Disclaimer: This piece was posted roughly six hours before 2021 came completely off the rails, compliments of President Trump. At this point, where the new year is concerned, all bets are off. Watch your step!
I’d really like to welcome the new year with open arms, but at the moment I’m still busy scraping the last of the dog turd that was 2020 from the bottom of my shoe. Mostly, that entails another seemingly futile job search on the interwebs in an effort to reintegrate myself into the workforce. But all things considered, I regard myself lucky I only lost my job last year.
It’s been a little more than six months since I was involuntarily sent packing, unceremoniously given the boot by my employer as the first wave of the coronavirus crisis swept the globe. Not whining, because a lot of other folks got the same treatment – just giving some background. Besides, I wasn’t terribly enamored with my job – as a medical courier, I didn’t necessarily feel I was living my best life. Yes, it was a paycheck (albeit a small one), but I can’t in all honesty say that I leapt out of bed every morning reaching for the rubber gloves while exclaiming “Let’s collect more urine samples!”
I’ve chronicled some of my long and winding career path in previous posts. Everything from restaurant work to accounting, marketing shlub to radio and TV journalist (or, as I now refer to it on my resumé, ‘enemy of the people’). An interesting ride. And I’m not ready to throw in the towel just yet – I would still like to find something to keep me busy and supplement the government dole.
Network television makes it look so effortless. There was a show a few years ago, Parenthood, where the characters seemed to float from job to job without consequence or travail. After interning at the family business, one goes on to be a writer, then a photographer, then the super at an apartment complex. Others ran a footwear company, but then decided to start a school, and even a recording studio. In Hollywood, changing careers is as easy as falling off a log.
Here in the trenches, things aren’t quite so glamorous. In fact, the last few years have been little more than a patchwork of entry-level jobs as I scrambled to maintain gainful employment. There was the overnight grocery store shelf stocker job, the construction gopher, those three weeks spent as the worst barista to ever don a Starbucks apron, and finally that medical courier position. None felt particularly rewarding, or held the promise of long-term opportunities. And were most assuredly not the stuff of compelling television.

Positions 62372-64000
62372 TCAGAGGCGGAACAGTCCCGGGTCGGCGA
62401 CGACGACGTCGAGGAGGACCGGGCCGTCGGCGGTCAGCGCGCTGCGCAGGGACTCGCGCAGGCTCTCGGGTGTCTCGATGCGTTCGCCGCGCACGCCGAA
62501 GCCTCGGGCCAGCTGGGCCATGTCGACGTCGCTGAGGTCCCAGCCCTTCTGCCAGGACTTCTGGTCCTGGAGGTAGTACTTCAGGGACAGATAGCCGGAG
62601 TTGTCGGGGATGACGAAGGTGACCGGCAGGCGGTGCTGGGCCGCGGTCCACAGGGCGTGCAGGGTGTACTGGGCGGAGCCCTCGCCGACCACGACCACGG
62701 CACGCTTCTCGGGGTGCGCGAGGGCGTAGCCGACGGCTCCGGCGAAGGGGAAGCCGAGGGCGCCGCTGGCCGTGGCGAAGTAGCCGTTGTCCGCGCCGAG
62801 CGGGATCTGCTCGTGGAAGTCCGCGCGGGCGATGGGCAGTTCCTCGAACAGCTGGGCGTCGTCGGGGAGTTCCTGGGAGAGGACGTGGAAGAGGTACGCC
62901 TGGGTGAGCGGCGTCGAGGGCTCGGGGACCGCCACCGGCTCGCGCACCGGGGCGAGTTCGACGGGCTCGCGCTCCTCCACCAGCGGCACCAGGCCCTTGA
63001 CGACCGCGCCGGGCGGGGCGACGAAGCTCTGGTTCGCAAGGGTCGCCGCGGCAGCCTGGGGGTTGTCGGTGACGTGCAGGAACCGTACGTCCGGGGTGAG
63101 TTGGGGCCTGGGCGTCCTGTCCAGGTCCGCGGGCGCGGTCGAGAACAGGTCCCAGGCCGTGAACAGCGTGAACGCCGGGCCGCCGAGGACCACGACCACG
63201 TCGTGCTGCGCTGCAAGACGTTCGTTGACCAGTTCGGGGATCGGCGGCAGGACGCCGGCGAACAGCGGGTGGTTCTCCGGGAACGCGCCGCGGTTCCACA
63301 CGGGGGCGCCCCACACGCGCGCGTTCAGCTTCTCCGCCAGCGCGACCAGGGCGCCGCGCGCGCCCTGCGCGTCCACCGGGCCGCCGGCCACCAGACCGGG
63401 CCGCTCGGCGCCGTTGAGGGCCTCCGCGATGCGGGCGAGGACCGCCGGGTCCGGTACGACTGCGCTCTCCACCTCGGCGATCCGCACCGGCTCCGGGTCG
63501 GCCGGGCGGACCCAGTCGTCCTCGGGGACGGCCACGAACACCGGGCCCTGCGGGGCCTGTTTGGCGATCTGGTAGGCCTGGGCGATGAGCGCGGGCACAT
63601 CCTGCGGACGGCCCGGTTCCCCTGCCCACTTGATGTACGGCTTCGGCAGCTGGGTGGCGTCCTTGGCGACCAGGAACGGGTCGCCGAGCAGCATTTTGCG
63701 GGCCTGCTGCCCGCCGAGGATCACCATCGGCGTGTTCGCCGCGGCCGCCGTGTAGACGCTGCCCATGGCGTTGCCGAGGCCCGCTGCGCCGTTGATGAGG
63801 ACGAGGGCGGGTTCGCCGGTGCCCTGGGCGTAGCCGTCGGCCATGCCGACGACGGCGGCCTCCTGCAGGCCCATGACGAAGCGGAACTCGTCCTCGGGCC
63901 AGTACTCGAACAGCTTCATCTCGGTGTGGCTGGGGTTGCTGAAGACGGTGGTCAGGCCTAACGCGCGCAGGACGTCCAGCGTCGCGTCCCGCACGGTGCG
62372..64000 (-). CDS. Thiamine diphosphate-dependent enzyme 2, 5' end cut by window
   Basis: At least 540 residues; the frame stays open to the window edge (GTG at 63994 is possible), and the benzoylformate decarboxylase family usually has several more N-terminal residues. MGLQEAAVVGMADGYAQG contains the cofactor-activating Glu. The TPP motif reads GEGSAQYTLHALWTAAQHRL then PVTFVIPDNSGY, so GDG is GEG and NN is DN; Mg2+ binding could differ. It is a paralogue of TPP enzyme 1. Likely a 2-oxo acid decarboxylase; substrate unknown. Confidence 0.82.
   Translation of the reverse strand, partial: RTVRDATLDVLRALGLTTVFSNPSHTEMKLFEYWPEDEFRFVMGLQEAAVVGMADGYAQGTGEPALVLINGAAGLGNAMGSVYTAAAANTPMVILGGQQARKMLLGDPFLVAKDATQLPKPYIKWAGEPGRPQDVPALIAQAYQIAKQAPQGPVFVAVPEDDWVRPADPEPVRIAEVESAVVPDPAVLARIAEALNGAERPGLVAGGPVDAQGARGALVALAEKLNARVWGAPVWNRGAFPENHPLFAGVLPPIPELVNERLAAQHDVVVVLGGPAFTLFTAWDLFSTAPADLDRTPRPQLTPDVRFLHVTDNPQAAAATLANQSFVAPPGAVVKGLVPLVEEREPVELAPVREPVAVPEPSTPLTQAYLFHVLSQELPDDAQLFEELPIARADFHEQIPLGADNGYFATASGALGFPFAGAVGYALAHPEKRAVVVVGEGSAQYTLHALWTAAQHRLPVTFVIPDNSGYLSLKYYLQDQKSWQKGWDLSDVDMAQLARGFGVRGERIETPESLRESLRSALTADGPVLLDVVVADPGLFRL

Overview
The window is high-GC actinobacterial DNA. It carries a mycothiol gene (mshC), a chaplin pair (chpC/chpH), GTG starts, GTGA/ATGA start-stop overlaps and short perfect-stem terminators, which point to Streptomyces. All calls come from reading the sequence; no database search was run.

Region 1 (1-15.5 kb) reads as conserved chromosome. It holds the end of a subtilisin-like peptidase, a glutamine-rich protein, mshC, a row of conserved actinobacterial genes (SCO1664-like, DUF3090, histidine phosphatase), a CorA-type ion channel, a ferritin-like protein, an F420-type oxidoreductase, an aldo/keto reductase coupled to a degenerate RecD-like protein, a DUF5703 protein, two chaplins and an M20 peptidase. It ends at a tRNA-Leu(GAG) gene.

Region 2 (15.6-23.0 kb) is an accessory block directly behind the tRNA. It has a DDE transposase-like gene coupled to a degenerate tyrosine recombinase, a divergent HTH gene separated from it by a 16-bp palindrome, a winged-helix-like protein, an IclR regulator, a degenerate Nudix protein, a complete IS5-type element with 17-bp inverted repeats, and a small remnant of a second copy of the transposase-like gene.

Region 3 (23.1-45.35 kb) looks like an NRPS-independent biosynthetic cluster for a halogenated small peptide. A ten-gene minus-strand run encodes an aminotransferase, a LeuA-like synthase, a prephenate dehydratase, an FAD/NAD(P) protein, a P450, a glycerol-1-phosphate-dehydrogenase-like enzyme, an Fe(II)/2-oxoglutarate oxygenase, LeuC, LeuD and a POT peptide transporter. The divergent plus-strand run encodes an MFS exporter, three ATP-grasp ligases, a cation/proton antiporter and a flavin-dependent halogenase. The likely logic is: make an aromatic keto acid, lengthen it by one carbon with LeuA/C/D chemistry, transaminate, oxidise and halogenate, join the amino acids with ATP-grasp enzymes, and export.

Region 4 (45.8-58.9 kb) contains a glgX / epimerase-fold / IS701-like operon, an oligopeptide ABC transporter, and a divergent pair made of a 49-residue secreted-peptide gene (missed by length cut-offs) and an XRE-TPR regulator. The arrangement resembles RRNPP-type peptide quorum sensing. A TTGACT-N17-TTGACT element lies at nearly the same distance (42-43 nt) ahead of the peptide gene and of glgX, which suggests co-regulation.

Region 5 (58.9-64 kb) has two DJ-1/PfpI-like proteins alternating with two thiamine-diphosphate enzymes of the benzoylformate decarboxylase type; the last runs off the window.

So now it is that I find myself in my early sixties, with about 25 million others treading water here in the unemployment pool alongside me. Simply put, the odds of finding another gig any time soon are decidedly meager.
Yet I am unwilling to go quietly into that retirement good night. Instead, for inspiration, I look to Gandalf, the lawn goat who stands guard at our front walkway. Being on the top-heavy side, Gandalf’s balance is somewhat tenuous, as anything above a stiff breeze is enough to upend him. Along with everything else, this past year has been exceptionally windy here on the Front Range and saw him toppled more than his share. And each time, I took a bit of pride in putting him back on his feet, readying him for the next rogue gust, like Rocky getting up off the mat when everyone is telling him to stay down. While that song by Chumbawumba kept playing in my head.
I’ve never been the type to make New Year’s resolutions – I try not to let the calendar dictate when it’s time to initiate life-altering decisions. Nor am I one to give others advice. But if ever there was a moment to shake off the old and start anew, this seems like it. So here’s to a better year for everyone. And no matter what happens, be like Gandalf and get back up again.
I, for one, want to believe better days are ahead, and that all the dog turds are behind us.